- Most companies don’t want to hire foreigners because it’s a giant pain in the butt. Not only does it take time, but human resources, and often involves expensive lawyers. In other words, it’s a risk. (Think too from the employer’s POV. Does the employee really want the job or do they just want the paperwork, and will leave in less than a year? FYI, most of the time the paperwork for that status is tied to the job).
- You’re more likely to get sponsored by a company if it’s for a high level role (otherwise they have to prove that a French person can’t do the same job). Huge companies like Google or Microsoft are also more likely to sponsor people and help you with the paperwork.
- A “carte bleu” visa can get you in sometimes as a high level employee. You have to earn something like ~55k€/year as a salary in France to qualify.
- Realize that salaries in France are a fraction of what many people earn in the US. Essentially the company has to pay what they pay you to the state. On the flip side, healthcare is universal and one ER visit I went to cost me 7€ . In a way it evens out. Rent in Paris is not cheap but it’s also not as insane as SF or NYC, however apartments are MUCH smaller.
- In general if you’re a full time employee on a CDI (long term) contract as a foreigner, you don’t have the right to have your own side business. It’s seen as taking away from your full-time work. The auto-entrepreneur status was initially developed for French people wanting to earn income from a secondary “activité”.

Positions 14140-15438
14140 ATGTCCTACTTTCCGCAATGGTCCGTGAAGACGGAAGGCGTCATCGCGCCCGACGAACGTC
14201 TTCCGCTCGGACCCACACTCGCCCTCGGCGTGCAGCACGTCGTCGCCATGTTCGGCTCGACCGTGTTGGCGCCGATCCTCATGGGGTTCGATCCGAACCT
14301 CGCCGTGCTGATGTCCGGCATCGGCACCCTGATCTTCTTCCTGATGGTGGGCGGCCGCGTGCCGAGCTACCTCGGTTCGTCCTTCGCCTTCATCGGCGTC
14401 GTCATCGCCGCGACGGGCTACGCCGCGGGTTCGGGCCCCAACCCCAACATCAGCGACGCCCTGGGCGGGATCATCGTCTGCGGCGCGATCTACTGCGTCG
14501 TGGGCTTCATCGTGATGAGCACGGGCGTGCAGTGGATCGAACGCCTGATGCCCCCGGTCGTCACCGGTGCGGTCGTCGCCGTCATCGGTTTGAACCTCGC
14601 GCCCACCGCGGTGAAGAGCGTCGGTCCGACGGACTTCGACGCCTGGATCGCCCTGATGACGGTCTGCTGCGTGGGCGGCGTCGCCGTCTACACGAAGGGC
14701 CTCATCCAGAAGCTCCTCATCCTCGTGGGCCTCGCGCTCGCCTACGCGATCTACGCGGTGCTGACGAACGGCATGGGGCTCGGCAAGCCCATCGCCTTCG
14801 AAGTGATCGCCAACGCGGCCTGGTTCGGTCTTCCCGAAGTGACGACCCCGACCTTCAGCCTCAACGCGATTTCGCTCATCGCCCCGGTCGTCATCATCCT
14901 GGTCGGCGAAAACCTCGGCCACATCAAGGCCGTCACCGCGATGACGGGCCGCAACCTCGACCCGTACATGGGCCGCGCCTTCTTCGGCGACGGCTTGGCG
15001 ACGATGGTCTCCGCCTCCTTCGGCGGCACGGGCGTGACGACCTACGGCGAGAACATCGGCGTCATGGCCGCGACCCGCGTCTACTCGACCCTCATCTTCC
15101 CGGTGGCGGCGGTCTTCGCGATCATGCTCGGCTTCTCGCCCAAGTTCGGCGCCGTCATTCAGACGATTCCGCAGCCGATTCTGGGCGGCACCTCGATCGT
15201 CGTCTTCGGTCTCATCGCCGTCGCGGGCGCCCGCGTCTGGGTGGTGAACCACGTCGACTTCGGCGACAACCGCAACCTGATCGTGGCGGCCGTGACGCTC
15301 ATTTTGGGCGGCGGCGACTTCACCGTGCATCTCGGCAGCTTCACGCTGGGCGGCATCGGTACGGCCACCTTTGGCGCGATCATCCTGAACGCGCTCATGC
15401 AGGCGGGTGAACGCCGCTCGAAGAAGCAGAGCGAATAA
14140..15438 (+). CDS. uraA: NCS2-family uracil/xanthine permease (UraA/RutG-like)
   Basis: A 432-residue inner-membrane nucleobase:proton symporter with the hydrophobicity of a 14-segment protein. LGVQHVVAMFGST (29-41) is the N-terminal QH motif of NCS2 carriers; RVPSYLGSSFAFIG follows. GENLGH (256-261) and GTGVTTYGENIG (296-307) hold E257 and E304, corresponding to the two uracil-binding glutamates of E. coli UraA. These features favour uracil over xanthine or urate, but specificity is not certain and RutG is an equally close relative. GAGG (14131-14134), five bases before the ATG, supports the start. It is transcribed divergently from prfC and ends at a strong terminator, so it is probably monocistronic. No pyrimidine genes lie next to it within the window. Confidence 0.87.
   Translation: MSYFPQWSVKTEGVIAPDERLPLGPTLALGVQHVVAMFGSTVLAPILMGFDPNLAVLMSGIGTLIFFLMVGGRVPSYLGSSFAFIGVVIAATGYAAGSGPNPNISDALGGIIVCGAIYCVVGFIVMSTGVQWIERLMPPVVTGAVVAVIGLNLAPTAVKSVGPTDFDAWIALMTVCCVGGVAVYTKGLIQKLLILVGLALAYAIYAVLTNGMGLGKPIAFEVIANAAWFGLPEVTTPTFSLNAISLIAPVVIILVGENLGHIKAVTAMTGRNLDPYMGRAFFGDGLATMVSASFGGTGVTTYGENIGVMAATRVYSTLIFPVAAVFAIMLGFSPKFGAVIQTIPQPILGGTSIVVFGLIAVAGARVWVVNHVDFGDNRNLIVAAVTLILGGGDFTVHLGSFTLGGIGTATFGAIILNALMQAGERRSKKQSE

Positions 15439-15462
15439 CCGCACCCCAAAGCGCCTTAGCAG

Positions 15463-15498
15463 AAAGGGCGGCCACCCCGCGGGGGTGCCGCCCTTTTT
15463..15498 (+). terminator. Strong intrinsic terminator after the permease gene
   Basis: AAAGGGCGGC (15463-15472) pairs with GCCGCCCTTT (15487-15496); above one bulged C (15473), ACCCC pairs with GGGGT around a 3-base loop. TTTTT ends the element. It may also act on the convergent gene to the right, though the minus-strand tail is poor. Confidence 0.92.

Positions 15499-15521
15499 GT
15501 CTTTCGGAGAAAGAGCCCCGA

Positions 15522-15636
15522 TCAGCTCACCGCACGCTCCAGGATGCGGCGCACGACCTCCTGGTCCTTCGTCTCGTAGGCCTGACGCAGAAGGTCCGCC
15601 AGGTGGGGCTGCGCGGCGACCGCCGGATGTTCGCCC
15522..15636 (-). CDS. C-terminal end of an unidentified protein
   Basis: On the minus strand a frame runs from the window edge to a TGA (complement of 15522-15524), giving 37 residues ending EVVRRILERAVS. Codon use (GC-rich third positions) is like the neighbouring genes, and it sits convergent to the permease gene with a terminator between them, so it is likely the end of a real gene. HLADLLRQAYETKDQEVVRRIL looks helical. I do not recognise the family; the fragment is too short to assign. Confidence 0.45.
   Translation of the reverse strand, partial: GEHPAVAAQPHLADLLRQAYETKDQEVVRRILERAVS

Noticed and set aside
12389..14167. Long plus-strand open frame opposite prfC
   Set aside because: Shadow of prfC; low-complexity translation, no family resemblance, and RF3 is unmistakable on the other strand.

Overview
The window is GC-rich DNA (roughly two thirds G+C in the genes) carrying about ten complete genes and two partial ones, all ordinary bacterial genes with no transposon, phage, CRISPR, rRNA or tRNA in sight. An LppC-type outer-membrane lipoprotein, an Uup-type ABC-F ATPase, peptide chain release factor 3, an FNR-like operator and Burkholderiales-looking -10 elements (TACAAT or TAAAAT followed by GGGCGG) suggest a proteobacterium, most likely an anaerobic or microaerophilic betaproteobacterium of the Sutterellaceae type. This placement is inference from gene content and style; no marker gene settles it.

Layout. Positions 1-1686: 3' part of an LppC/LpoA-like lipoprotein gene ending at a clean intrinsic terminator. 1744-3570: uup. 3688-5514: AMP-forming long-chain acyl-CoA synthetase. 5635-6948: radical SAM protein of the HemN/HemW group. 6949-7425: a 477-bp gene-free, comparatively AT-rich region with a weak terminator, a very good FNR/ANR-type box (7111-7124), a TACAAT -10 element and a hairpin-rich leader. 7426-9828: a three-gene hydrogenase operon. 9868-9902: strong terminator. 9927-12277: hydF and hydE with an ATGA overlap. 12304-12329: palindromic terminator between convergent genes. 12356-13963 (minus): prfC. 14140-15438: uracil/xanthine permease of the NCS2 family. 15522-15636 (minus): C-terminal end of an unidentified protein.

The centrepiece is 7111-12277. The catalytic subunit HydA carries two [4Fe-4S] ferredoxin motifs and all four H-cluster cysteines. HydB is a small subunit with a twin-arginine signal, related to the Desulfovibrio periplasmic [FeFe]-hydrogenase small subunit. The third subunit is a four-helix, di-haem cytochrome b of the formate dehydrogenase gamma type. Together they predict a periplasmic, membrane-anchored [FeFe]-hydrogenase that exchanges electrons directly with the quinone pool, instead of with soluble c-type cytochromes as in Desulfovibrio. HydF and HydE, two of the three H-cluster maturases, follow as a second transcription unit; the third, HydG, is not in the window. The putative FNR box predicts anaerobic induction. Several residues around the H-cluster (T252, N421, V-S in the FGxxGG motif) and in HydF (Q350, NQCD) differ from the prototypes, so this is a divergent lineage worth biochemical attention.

- Similarly, under my professional liberal self-employed business status, I had the right to work other than salaried positions. That would be “taking a job from a French person.” (I could have unlocked this limitation with a 10-year carte de séjour I believe, but I unlocked it by becoming a French citizen). One of the roles I was not able to take on before I became French was teaching—even a 3 day short course was considered a “salaried” activity.
- If you want to start a business in France it’s not just filling out a form (for foreigners). I wrote a 50 page business plan in French, but collecting all the documents was the bigger challenge. And that got me to a place where I still had to renew EVERY THREE MONTHS to keep my residency in France. I believe there are some more streamlined processes (and more business statues), but my first years in business were equal parts business and bureaucracy. In other words, I didn’t make much money.